Pelvic floor physical therapy

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Pelvic Floor Physical Therapy

Pelvic Floor Physical Therapy for Her

Pelvic Floor Physical Therapy for Him

Pelvic Floor Physical Therapy for Her

It is estimated that as much as 30% of the female population of child bearing age experience chronic pain. 

There are many causes of pelvic pain in women:

Women who experience pelvic pain often present with pelvic floor muscles that are tender, tight, and in spasm. Working directly with a pelvic floor therapist the patient is able to learn to relax these muscles and allow them to regain normal function. Sometimes pelvic floor muscles are lacking strength. 

“When I had my first child, when I hit month 6, I started getting really bad back, leg and gluteal pain. It got so bad that it was extremely painful just for me to walk. When I went to my OB she recommended seeing a PT and one that specializes in pelvic floor.  She recommended Lisa and I was in to see her quickly. I was skeptical of PT in general and had no idea was pelvic floor PT was specifically.

I started seeing Lisa twice a week and noticed results almost immediately. As she worked on me and designed a plan for me, she explained what was happening to my body, ligaments and muscles. It was such a relief to be in the hands of someone that was trained in the complexities of a pregnant woman’s body and who knew how to address my symptoms. She got me through the last 4 months of my pregnancy, allowing me to walk and go to work without pain.  And then she helped me through recovery after birth. I’m currently pregnant with my second child and the pains of pregnancy that I experienced with the first are back … in turn, I’m right back in Lisa’s care and so thankful to have her help me on this journey.” –Holly T., Boston

 

Impaired muscle performance and weakness
in the pelvic floor can lead to:

Dr. Scialla will work with you to help you learn how to properly exercise the muscles of the pelvic floor, abdomen, and buttocks to sure up your deep inner core, support your organs, and restore continence.

“I’m writing today as a testimonial of behalf of Lisa, who is AMAZING! Prior to Lisa, I had a not-so-good experience with another pelvic PT who, as a clinician, relied solely on biofeedback. To me, this was disheartening because, as a Physical Therapist, I knew there was much more that could be done to assist and improve my situation. This is NOT the case with Lisa. She is open-minded, forward thinking and does much, much more than merely rely on biofeedback. Lisa wants her patients to succeed and she implements many different treatment techniques. Her manual skills are remarkable. I have seen significant improvements even in my own pelvic floor functioning and a decrease in my other GI issues. For me, this experience with Lisa has been Life-changing. In sum, I cannot say enough good things about Lisa who has been for the “The Answer.” Thank you, Lisa, and keep up the Excellent Work!” –Margo O., Boston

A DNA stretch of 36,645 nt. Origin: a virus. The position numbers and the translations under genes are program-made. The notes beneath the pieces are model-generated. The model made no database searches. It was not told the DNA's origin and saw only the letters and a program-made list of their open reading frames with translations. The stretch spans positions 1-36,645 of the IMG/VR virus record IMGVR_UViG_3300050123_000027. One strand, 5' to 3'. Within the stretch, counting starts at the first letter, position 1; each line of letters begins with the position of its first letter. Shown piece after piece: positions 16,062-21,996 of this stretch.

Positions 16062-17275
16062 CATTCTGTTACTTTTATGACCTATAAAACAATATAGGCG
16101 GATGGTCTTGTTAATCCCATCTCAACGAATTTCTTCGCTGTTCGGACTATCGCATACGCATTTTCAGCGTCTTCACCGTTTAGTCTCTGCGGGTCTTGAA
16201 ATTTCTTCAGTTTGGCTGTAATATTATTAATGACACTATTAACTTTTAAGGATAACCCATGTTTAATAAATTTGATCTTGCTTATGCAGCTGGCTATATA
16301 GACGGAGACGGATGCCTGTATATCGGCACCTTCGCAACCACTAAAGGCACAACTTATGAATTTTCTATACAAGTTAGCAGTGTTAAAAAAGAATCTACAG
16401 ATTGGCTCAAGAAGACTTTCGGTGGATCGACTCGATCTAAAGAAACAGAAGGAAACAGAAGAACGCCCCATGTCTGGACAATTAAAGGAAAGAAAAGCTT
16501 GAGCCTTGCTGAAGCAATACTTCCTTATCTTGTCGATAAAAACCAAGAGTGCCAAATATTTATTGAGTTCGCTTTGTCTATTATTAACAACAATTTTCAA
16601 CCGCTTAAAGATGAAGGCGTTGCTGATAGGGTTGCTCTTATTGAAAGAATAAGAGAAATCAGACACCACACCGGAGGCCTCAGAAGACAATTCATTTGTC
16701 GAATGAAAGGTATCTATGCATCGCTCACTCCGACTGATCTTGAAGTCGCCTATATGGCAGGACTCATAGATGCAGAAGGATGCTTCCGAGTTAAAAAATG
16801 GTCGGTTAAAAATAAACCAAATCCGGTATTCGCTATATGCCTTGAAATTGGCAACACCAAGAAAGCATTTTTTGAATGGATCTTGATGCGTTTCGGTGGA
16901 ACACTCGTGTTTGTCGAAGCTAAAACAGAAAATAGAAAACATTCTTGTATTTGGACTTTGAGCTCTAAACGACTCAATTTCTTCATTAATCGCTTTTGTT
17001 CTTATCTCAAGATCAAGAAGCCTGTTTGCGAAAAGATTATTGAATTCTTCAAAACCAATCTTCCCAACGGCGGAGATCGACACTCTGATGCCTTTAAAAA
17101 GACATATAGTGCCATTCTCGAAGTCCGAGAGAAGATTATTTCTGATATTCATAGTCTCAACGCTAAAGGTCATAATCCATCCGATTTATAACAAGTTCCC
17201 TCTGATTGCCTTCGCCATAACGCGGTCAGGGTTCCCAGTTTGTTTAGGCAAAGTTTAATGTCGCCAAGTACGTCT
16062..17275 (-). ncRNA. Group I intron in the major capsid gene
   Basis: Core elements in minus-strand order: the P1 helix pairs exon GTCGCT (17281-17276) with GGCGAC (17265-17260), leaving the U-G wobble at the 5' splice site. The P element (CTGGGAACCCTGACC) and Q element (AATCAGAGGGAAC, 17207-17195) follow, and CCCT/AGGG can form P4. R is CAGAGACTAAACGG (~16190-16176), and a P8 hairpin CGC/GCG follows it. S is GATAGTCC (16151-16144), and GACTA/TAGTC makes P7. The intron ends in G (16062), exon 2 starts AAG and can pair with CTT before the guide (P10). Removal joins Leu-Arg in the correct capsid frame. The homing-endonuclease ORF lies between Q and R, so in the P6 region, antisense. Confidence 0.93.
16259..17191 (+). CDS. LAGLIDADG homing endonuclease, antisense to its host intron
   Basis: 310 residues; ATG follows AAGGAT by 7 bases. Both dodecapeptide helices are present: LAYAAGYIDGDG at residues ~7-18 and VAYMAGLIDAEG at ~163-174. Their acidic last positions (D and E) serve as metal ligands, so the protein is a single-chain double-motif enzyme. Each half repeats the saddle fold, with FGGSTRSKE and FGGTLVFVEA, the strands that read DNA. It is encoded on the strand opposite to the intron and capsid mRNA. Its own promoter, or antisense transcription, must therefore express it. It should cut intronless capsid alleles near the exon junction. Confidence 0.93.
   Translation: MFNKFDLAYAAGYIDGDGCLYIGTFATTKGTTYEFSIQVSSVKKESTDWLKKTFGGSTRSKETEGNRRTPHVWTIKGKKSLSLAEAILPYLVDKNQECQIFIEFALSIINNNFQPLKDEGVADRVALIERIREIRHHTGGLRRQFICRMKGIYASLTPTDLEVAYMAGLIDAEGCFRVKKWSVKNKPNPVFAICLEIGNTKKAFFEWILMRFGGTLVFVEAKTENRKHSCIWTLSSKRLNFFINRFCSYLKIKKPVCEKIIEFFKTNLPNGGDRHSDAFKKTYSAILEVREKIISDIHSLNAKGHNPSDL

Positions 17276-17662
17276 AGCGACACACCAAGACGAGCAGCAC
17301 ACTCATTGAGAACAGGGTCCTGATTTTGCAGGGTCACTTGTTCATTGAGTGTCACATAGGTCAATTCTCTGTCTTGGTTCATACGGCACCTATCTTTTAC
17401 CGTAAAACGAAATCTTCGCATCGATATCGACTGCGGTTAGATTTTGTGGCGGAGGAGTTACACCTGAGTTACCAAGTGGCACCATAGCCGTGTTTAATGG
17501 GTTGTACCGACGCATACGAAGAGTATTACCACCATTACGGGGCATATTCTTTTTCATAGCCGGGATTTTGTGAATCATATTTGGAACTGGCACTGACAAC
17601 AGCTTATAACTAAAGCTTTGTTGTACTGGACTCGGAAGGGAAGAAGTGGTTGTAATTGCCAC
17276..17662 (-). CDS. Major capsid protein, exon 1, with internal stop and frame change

Pelvic Floor Physical Therapy for Him

It is estimated that at any given time 10-15% of the entire male population is affected by pelvic pain. Pain can be constant or intermittent, sharp or dull. If the pain lasts for more than three months, and cannot be explained by an identifiable cause it is considered chronic pelvic pain syndrome (CPPS). CPPS can include the following symptoms:

Some men experience symptoms of prostatitis. Non bacterial prostatitis symptoms that may come and go and include:

Pelvic Floor Physical Therapy

“After a vasectomy left me with chronic pain my urologist suggested I see Lisa for pelvic floor physical therapy. I was skeptical but Lisa was able to explain why I was feeling pain and how I could work to improve my symptoms. After a few treatments my pain was significantly decreased and I am now able to return to a more active lifestyle and manage my symptoms on my own.”
Scott H., Boston

Radical Prostatectomy or the surgical removal of the prostate, usually due to cancer, can leave some men with incontinence and erectile dysfunction. Pelvic floor physical therapy can play an important role in addressing these common side effects of a radical prostatectomy. Exercises can be taught to alleviate symptoms of urinary incontinence, improve blood flow, and release scar tissue. Whenever possible, Dr. Scialla recommends a preoperative visit. A preoperative appointment helps to decrease anxiety and affords you the opportunity to ask questions, learn, and practice exercises of the pelvic floor prior to surgery.

Dr. Scialla can help you with your chronic pain. After a thorough evaluation to access the muscle of the pelvic floor, abdomen, hips, and back, Dr. Scialla will use internal and external manual techniques to relieve muscle spasm, improve blood flow and relieve pain. Through individualized exercises and stretches, pelvic floor physical therapy can restore muscle tone, sexual, and bladder function.

ADDRESS:
379 West Broadway
Boston, MA 02127

HOURS:
Mon – Fri 8:00 am – 7:00 pm